2006 October 19

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Editor's Introduction

This week I report briefly on Intergraph's decision to become a private company again and in detail on Google's expansion of its Google Transit application. Google first launched the service for Portland, Oregon, a year and a half ago, because Tri-Met, the city's transit authority, is a technological leader in public transportation and has a rich store of data it was eager and able to share.

Also in the Portland metropolitan area, Metro, the regional government, three counties, the City of Portland, the Port of Portland (which operates the harbor and Portland International Airport), and Portland State University all have a wealth of GIS data and sophisticated GIS capabilities. In the next few weeks I will be reporting on the activities of these GIS shops.

I know the area well because I lived in Portland for six years and have continued to visit the city often after moving, six years ago, to Eugene—one of the five additional cities to which Google Transit has just expanded. In both cities, as in Boston and New York previously, I have always used public transportation extensively, for environmental and practical reasons. (As if that were not enough for me to feel a strong connection to Google Transit, at a conference I attended last week, the Google representatives repeatedly used as an example Tri-Met's bus line 17—the very same one that I used daily when I lived in Portland!)

Also in this issue, an important correction to my story, last week, about VLS and my usual round-up of news from press releases.


Intergraph Goes Private Again

Intergraph Corporation, the Huntsville, Alabama-based software company that makes spatial information management software used for mapping and emergency services, announced at the end of August that it would be acquired in a $1.3 billion transaction by an investor group led by Hellman & Friedman LLC and Texas Pacific Group. Intergraph had already been private from 1969 to 1981, when it went public. The decision to go private again, already approved by the company's board, will presumably be ratified by its stockholders at a special meeting that will take place on November 20.

I am not privy to the true reasons for this decision and have not researched the subject. This week I spoke to the company's COO, Reid French, at his initiative. He gave three reasons for the decision.

Read more …

Google Transit Expands Again

One of the reasons that so few people in the United States use public transportation is that they have no easy way to learn how their local mass transit system works. This is why many transit agencies have made trip-planning tools available online. However, they generally suffer from poor interfaces, differ from city to city, and are limited to just one agency—even in large metropolitan areas where a single trip may require riding vehicles from multiple agencies. A universal interface, enabled by a universal data standard, would be a huge improvement—and it is starting to happen.

About a year ago, Google launched Google Transit, a travel planner for mass transit systems, starting with Portland, Oregon, as a proof of concept. According to Avichal Garg, a product manager for Google Transit, Google chose to launch with the Portland metro area because Tri-Met, Portland's transit authority, is "a technological leader in public transportation," the team at Tri-Met "is a group of tremendously passionate people dedicated to serving their community," and Tri-Met has "a wealth of data readily available that they were eager to share with us for this project."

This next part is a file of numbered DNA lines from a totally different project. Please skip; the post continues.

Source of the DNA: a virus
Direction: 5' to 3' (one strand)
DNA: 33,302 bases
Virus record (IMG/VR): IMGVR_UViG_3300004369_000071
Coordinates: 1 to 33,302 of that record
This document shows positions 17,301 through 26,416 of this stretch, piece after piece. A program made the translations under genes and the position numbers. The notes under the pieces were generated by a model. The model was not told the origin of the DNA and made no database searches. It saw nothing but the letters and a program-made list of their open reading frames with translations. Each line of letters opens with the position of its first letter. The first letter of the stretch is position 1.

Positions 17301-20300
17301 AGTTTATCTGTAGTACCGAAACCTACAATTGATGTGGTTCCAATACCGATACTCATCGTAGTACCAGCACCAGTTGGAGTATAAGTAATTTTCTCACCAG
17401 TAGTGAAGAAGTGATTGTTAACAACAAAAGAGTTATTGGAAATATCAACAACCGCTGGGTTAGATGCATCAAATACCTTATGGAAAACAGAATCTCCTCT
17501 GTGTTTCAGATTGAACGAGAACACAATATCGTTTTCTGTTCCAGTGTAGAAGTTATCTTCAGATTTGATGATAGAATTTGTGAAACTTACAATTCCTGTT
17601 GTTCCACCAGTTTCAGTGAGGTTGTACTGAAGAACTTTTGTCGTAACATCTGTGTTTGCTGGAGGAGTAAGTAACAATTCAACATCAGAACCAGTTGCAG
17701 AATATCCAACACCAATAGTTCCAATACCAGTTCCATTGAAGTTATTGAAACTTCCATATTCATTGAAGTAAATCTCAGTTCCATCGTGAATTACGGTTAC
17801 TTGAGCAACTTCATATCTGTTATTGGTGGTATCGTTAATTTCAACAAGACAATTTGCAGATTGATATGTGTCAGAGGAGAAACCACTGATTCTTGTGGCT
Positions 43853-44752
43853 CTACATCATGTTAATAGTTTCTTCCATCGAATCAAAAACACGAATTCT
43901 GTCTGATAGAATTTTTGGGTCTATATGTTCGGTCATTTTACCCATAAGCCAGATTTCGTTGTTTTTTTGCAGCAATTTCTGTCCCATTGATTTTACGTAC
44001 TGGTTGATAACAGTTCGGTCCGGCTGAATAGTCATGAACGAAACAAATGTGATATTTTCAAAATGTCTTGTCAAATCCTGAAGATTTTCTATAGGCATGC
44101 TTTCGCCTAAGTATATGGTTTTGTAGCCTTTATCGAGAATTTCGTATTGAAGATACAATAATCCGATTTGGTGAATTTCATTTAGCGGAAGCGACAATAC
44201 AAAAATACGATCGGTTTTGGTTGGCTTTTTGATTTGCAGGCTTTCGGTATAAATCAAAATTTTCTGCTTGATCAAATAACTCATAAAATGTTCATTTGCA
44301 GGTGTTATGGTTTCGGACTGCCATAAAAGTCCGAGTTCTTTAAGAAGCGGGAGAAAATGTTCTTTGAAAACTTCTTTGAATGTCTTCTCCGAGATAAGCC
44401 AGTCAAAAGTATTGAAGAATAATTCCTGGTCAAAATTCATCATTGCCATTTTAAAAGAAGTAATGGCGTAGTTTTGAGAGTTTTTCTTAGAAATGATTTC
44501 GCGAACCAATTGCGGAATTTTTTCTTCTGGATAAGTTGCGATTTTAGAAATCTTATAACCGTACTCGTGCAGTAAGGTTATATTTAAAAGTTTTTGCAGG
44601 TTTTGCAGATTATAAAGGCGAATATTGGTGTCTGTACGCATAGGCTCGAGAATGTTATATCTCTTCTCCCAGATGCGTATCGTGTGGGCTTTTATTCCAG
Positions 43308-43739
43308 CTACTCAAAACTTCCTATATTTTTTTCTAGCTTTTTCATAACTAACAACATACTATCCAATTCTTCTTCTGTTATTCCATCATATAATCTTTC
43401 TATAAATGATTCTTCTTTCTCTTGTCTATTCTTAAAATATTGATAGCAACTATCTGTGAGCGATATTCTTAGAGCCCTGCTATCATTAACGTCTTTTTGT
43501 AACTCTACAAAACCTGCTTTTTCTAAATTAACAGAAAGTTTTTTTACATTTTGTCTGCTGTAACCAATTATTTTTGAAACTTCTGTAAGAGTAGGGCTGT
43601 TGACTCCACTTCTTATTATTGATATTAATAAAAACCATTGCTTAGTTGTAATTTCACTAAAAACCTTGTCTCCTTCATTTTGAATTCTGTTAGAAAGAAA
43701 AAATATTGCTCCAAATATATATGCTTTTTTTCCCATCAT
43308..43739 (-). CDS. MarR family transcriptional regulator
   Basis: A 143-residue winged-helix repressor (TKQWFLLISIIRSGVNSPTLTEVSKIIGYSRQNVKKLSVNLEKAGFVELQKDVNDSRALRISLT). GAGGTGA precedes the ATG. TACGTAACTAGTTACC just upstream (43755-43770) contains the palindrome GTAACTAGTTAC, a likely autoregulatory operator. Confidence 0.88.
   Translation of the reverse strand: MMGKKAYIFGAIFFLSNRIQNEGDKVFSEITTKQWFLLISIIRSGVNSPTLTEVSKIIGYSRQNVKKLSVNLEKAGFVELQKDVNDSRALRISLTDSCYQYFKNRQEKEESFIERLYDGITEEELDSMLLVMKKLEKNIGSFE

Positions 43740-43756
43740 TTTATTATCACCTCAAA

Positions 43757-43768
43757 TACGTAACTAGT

Three weeks ago, Google expanded the application to cover five additional cities—Eugene, Oregon, Honolulu, Hawaii, Pittsburgh, Pennsylvania, Seattle, Washington, and Tampa, Florida— and laid the groundwork for a much greater expansion by releasing the specifications for transit agencies to submit their data. Last Friday, at the Government Open Source Conference (GOSCON) in Portland, Stephanie Hannon, Google Transit's product manager, and Chris Harrelson, the application's engineering lead, presented Google Transit to an audience that included engineers and managers from several transit agencies.

Read more …

Department of Corrections

In last week's story about VLS, I incorrectly implied that JPL was responsible for funding the development of VLS' Feature Analyst. While JPL was involved with early research, the funding source for Phase I and Phase II of the project was NASA's Stennis Space Center.

News Briefs

Please note: I have culled the following news items from press releases and have not independently verified them.


    1. On August 6, ScanEx's UniScan ground station successfully captured the data from the ImageSat International EROS-B commercial satellite. Read more …


    1. Leica Geosystems has introduced the new DISTO A2 laser tool designed to make fast and accurate distance measurements for a wide range of indoor tasks. Read more …


    1. The Geospatial Information & Technology Association (GITA) has drastically expanded the program for its Annual Conference 30 — Mission Possible — at the Henry B. Gonzalez Convention Center in San Antonio, Texas, 2007 March 4-7. Read more …


    1. Infotech has hired Jeffrey A. Nash as a senior account manager for the Geospatial Division. Read more …

    2. East View Cartographic (EVC) has hired Joseph Njangiru as its General Manager, Africa. Read more …

    3. Lieutenant General (USAF Ret.) James R. Clapper, Jr. has agreed to join the Board of Directors of 3001 International, Inc., a geospatial company. Read more …

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Matteo Luccio, Editor
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